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Disabled man refusing medicine

BY TAMARA BELKOV A Sudbury man sick and tired of getting the runaround, stopped taking his prescription medications March 21 to protest  what he says, is unfair treatment by the Sudbury office of the Ontario Disability Support Program (ODSP)

BY TAMARA BELKOV

A Sudbury man sick and tired of getting the runaround, stopped taking his prescription medications March 21 to protest  what he says, is unfair treatment by the Sudbury office of the Ontario Disability Support Program (ODSP).


ODSP is the provincial agency assigned to administer financial aid, medical benefits and assistance to the physically and mentally disabled.


"I'm falling apart off medication," says Raymond Boucher. "But I have to do something to protest the way they are treating me."


Living from one disability pension cheque to the next, Boucher says his troubles began when his April pension cheque arrived. He became concerned when he opened the envelope and noticed ODSP had unexpectedly reduced the amount he normally receives.


"They didn't tell me they'd taken something off. They said they added $96, but they didn't," he claims, referring to a letter sent to him by ODSP.


When Boucher contacted the Sudbury office of ODSP for help in straightening out the mess, he says he received the runaround.


Boucher told Northern Life that on March 21,  a senior manager at ODSP told him that he (Boucher), "was not worthy of help" and to stop calling the ODSP office. Boucher was advised to phone his MPP.


Referring to his situation as life-and-death, Boucher admits to having used "cocky" language over the phone.


"Ya, I got upset. I'm sacred... what can I say. If they do this to me now, treat me like this, how will it be when I'm stuck to a (dialysis) machine and can't fight for myself."


Boucher says he was told by ODSP that his physician changed his diagnosis and that he was no longer entitled to as large a supplement for food. He has since returned to ODSP to collect the forms to resubmit them for a nutritional supplement and confirm his doctor had not recommended a change to his diet.


ODSP staff cannot comment on an individual's case because of laws that govern an individual's right to privacy. According to staff at ODSP Sudbury, in general, people on disability pension rely on supplements that follow provincial guidelines and are calculated by staff. While prescription medications are paid for by ODSP, a pensioner may be reimbursed for the cost of hiring an aide to escort them to medical appointments and the cost of transportation and parking.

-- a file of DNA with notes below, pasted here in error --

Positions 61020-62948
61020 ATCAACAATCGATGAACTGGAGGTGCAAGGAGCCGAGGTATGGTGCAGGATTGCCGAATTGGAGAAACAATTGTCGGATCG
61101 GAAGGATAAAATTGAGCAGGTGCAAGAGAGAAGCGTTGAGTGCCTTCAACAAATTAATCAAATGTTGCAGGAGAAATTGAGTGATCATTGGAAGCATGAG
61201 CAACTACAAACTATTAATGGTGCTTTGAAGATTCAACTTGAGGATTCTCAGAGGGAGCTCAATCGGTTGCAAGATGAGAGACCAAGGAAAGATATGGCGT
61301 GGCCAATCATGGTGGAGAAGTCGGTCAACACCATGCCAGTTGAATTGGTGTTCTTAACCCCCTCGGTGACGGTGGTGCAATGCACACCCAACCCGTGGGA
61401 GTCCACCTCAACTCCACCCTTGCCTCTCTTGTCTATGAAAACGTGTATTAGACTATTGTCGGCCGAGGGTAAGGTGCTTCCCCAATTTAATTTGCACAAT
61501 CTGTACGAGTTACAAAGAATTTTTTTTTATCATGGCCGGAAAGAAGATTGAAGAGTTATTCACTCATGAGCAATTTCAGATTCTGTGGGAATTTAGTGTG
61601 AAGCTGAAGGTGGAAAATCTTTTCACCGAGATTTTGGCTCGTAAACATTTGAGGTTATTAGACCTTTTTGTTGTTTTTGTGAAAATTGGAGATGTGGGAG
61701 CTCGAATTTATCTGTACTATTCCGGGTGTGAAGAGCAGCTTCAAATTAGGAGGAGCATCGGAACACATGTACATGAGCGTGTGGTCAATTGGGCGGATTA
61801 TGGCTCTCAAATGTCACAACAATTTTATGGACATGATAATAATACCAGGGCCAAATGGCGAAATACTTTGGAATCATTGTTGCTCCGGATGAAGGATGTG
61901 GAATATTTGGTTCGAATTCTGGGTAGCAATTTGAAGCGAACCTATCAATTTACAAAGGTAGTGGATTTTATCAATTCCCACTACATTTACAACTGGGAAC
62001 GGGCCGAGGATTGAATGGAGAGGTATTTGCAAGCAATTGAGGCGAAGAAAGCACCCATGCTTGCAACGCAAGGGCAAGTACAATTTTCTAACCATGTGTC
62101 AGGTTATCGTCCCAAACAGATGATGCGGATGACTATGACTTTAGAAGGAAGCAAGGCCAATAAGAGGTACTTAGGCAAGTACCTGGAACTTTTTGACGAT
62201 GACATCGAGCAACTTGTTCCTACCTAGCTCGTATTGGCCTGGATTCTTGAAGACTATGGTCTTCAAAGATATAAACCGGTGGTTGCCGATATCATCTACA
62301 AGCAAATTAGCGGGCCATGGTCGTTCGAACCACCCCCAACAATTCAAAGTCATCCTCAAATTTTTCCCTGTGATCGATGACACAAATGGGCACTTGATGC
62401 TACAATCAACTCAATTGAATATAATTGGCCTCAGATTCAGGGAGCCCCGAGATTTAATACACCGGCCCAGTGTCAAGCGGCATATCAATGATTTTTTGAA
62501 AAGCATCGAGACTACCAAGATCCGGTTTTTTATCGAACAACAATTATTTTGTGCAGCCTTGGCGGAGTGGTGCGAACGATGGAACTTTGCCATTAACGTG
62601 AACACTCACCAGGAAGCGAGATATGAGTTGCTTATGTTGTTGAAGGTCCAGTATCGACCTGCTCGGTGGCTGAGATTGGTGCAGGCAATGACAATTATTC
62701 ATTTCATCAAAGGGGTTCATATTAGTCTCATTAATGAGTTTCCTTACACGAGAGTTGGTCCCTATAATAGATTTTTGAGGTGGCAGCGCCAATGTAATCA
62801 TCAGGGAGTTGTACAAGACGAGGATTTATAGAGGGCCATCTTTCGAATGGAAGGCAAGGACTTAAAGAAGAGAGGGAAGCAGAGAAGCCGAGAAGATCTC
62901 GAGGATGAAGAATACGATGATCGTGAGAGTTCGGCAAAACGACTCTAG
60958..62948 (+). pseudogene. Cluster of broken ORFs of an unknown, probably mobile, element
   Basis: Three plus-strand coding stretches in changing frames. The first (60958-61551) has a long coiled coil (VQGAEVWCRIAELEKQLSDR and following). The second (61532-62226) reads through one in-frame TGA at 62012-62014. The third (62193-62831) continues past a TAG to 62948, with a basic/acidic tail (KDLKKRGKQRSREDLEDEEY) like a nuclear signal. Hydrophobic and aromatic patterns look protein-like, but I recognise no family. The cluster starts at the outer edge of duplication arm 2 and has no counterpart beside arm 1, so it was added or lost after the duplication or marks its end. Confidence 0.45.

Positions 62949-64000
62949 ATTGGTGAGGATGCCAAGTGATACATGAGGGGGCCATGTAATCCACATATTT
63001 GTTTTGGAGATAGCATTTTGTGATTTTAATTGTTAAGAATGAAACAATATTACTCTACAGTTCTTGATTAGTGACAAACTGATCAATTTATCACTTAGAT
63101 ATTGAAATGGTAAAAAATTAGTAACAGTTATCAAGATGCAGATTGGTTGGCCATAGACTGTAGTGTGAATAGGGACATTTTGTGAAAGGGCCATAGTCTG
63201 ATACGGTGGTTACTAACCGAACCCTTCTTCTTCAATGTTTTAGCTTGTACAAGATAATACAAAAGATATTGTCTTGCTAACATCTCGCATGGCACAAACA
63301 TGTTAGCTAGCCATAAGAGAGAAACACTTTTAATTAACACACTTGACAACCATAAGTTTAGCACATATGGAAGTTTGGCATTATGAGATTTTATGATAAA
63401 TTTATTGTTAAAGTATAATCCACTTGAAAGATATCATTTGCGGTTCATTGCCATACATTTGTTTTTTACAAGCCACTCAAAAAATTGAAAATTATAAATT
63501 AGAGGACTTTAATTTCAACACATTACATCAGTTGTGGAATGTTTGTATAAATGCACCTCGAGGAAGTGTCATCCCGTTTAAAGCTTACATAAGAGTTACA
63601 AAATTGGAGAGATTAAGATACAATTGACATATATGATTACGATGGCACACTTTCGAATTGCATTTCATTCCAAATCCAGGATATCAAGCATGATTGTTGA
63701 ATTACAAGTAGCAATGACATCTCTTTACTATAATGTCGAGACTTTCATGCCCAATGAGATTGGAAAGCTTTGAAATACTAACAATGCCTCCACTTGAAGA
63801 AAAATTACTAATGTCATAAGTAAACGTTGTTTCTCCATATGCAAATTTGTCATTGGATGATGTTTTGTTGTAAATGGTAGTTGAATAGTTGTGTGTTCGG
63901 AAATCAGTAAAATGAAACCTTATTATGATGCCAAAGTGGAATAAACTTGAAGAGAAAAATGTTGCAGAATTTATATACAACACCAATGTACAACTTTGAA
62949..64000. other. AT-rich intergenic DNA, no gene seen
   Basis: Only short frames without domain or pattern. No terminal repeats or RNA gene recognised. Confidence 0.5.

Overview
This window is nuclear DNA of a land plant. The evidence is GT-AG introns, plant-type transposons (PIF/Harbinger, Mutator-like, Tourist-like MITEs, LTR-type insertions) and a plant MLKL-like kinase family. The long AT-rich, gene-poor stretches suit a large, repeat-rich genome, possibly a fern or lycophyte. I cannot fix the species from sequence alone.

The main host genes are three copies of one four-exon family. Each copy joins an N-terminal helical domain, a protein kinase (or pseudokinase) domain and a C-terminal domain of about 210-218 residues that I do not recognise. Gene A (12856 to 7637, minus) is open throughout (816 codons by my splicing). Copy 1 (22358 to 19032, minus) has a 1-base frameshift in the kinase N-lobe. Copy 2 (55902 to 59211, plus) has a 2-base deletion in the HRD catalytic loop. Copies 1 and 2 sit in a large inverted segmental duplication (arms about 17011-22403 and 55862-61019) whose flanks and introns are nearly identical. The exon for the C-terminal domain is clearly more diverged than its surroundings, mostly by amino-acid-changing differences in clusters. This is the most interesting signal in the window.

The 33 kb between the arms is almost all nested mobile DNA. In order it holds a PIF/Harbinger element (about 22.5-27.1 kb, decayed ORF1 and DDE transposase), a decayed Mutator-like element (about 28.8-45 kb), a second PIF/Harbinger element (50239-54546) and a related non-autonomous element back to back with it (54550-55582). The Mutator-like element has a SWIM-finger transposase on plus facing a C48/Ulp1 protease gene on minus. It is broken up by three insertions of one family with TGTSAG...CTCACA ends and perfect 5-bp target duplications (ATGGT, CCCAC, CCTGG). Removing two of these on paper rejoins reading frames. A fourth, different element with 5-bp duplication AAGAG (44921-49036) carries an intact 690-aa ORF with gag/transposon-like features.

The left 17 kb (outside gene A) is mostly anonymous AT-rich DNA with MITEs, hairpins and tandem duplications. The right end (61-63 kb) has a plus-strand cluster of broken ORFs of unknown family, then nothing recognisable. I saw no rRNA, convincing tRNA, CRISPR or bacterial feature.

The province also provides financial assistance in the form of a supplement of up to $250 per month for additional nutritious foods as outlined in its guidelines.


The nutritional supplement is only provided if clients apply for it and their conditions qualify under ODSP guidelines. Clients must obtain  forms from ODSP, have their doctors complete them correctly, including the diagnosis, and submit them to ODSP.


The cost of buying the food is also pre-calculated. Staff at ODSP says the province estimates what food items cost. Some items that were once on the list of nutritious foods, such as bottled water, are no longer listed.


Boucher is asking his supplement be restored to its previous level of $147, a difference of $51 a month.


He says his doctor had already prescribed a diet for him, and he had been on it until his financial supplement was reduced at the beginning of April.


Boucher says maintaining his weight and watching what he eats is a critical part of his treatment.
Boucher's body is unable to control blood sugar levels and eliminate minerals (such as potassium) that are found in tap water. Boucher eats a diabetic diet and had been drinking three jugs of purified water a month for a total of $21.


Boucher was to start dialysis shortly, but now that he is no longer on his diet and medication, he may not be well enough to undergo the pre-dialysis surgical procedures scheduled for June.


He adds he is grateful to his medical team at the Sudbury Regional Hospital consisting of a physician, nutritionist, nurse practitioner and social worker for all they have done for him.


"My doctor wants to put me on dialysis and is trying to help keep me alive. What's the point if ODSP is going let me die of starvation?"


A spokesperson for the hospital is unable to comment on any patient's medical care.